Everyone wants an amazing sex life. Many couples start out their relationship with a satisfying sex life. However, if the couple continues to stay together and increase the complexity of their relationship via careers, financial obligations, children, aging parents and their own personal health issues, sex often can and does change. Unfortunately, too often it changes in a way for the worse.
Too many couples do not have the comfort level, information or skill to be able to effectively deal with changes in their in their sex lives. Many people are so uncomfortable as to how to bring up sex. Many fear that they’ll be rejected or hurt their partner by discussing sex so it often diminishes their resolve.
One of the most common solutions to an unsatisfying sex life that I see from couples choose, is to assign blame. One or both individuals in the relationship decide that someone is at fault and someone must be blamed. Some couples will collude together in this and decide either one or the other is to blame. Other times, this is a high conflict area where they are arguing who’s fault it is that their sex life sucks.
Stop For a Moment:
I cannot think of anything that would make a person NOT WANT TO HAVE SEX MORE than if they are being criticized and blamed. Criticism and blame are not hot or erotic. Yet, this is the solution that most people choose.
One primary reason that people choose BLAME is that they think if they can identify the problem then the solution will become easier. It makes it even easier to fix if there is a specific person because than it is that person’s problem to go off and fix.
HOWEVER, our human brains are quite limited in being able to accurately identify problems. The success rate goes down when we are not very knowledgeable about the workings of a problem, like relationship sex. So if you define the problem wrong: It is my partner’s fault; don’t be surprised when it doesn’t work. Read our article on If you define the problem incorrectly, you may never be able to fix it.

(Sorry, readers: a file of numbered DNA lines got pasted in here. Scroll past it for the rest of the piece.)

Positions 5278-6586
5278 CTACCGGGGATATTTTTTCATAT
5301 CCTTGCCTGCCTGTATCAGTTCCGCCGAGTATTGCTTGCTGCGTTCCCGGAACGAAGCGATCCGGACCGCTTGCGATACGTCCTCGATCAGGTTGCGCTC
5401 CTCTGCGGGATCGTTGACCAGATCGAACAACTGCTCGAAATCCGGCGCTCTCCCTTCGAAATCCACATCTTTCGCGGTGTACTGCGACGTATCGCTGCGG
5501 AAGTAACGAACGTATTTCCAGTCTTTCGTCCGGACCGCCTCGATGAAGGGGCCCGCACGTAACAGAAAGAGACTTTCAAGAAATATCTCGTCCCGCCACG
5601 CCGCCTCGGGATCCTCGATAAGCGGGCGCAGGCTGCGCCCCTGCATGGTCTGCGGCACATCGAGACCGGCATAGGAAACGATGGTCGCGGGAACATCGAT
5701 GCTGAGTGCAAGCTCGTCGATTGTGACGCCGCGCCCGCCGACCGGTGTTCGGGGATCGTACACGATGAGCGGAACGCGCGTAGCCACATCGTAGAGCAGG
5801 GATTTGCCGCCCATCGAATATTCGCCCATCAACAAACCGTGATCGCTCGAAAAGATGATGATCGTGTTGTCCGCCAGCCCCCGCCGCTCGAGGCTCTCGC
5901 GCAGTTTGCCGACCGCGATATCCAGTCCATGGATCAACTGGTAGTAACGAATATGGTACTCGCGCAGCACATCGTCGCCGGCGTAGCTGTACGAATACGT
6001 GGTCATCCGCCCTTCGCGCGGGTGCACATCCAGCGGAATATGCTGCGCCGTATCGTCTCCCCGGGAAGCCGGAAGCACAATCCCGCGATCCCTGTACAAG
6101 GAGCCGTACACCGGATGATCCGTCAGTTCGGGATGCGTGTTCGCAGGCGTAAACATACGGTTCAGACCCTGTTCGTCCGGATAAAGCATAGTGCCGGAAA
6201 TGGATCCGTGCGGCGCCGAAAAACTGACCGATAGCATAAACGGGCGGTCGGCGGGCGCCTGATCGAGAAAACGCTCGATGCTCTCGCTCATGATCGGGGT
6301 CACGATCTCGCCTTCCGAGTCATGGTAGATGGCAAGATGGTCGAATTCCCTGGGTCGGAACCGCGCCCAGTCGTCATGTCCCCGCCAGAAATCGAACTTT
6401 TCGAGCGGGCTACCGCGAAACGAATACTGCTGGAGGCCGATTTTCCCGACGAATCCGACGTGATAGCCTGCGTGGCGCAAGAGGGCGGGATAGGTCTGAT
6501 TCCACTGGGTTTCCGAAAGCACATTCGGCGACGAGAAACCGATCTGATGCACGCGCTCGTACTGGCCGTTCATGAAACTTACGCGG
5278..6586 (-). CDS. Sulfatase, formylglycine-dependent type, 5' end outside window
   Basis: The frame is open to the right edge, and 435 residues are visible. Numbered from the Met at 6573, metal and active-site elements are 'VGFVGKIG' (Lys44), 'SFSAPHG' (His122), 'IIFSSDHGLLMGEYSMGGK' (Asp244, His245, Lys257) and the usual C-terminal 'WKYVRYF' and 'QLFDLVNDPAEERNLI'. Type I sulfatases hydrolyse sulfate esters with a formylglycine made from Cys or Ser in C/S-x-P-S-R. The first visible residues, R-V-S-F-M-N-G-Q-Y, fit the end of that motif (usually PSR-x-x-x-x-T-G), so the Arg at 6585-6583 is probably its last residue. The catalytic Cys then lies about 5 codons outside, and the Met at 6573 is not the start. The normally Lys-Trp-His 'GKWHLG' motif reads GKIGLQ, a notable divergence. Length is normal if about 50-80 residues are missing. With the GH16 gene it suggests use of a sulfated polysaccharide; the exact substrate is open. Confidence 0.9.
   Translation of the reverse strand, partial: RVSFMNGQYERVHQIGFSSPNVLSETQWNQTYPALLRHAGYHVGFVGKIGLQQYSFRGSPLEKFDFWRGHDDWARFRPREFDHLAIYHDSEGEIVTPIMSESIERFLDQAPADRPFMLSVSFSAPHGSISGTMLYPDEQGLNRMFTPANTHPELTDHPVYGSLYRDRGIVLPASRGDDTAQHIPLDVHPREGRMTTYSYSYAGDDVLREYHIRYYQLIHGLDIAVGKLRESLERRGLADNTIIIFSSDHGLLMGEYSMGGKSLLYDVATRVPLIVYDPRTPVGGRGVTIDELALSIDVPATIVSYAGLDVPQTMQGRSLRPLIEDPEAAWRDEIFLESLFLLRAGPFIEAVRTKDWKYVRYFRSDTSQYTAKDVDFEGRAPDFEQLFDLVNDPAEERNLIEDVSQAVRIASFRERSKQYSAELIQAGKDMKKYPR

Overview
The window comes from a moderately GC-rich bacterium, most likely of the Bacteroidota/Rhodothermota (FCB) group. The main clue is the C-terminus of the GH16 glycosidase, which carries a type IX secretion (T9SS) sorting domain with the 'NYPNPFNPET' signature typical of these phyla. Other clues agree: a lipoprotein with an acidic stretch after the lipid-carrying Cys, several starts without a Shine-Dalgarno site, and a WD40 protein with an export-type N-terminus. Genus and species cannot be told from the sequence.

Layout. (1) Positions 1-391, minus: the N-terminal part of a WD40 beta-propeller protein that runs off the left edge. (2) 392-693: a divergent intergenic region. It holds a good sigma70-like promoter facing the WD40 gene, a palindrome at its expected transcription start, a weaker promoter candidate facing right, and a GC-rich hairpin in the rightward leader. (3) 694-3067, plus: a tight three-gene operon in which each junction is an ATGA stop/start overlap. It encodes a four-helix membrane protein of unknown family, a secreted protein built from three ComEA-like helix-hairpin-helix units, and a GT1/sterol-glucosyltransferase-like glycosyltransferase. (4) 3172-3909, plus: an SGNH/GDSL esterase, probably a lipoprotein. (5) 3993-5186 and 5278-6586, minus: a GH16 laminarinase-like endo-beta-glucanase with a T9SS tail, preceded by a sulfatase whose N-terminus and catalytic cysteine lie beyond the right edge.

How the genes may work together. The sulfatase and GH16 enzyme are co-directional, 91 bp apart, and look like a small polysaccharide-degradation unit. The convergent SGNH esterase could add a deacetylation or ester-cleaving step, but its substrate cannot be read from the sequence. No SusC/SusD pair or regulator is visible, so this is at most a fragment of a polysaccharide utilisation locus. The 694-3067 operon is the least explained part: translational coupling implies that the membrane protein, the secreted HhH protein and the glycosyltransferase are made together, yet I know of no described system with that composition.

Sex is always always a Relationship Issue not an individual issue
Blaming your partner for their lack of desire, their refusal to say yes to sex, their non-initiating stance will not solve the problem, but probably make it worse. Further making it worse is send sending them off to see a doctor or mental health counsellor by themselves to get it fixed. I can’t think of anything that will create more distance and kill eroticism than the message of “you are broke and it’s pissing me off so go get this fixed.” Yet this is a very common approach people choose, and one that will ruin not only the couple’s sex but their relationship.
Sexual issues are a relationship issue- not an individual issue. If your partner had cancer or lost their job, it is a relationship issue. You would both pull together and figure out how, as a team, we are going to deal with this crisis. We would decide what the optimal use of our resources are, understand each person’s position and preferences and then create a joint game plan to tackle and solve this problem that makes us both happy.
When it is a sexual issue: people lose all sense of a team and often abandon their partner to fix it. It often becomes a power struggle. If one person is deciding that they are now in charge and they get to assign blame and a “treatment plan” such as see a doctor or counsellor, the other partner may refuse or resent being identified as the problem and not being seen as an equal. This is not the time to pull apart but come together.
Sexual issues are rarely about sex. Sex is often the symptom to some other underlying issue elsewhere in the relationship. Any time a couple faces major life changes outside the bedroom such as a relocation, money issues, death in the family, a new child, a new job or a loss of a job or unsatisfying friendships or even aging parent issues, these individual issues will affect the couple.
Every individual issue becomes a relationship issue. Each person has unique responsibilities to solve individual issues, but as a couple we must figure out how best to utilize our combined resources. Blaming is not an effective way to go.
If you and your partner are running into problems with your sex life you may want to take a position of curiosity rather than of blame. Stepping back and looking at the bigger picture of how your life is going and if there are areas of dissatisfaction that need to be resolved. Sometimes things that have nothing to with sex have the most impact on sex.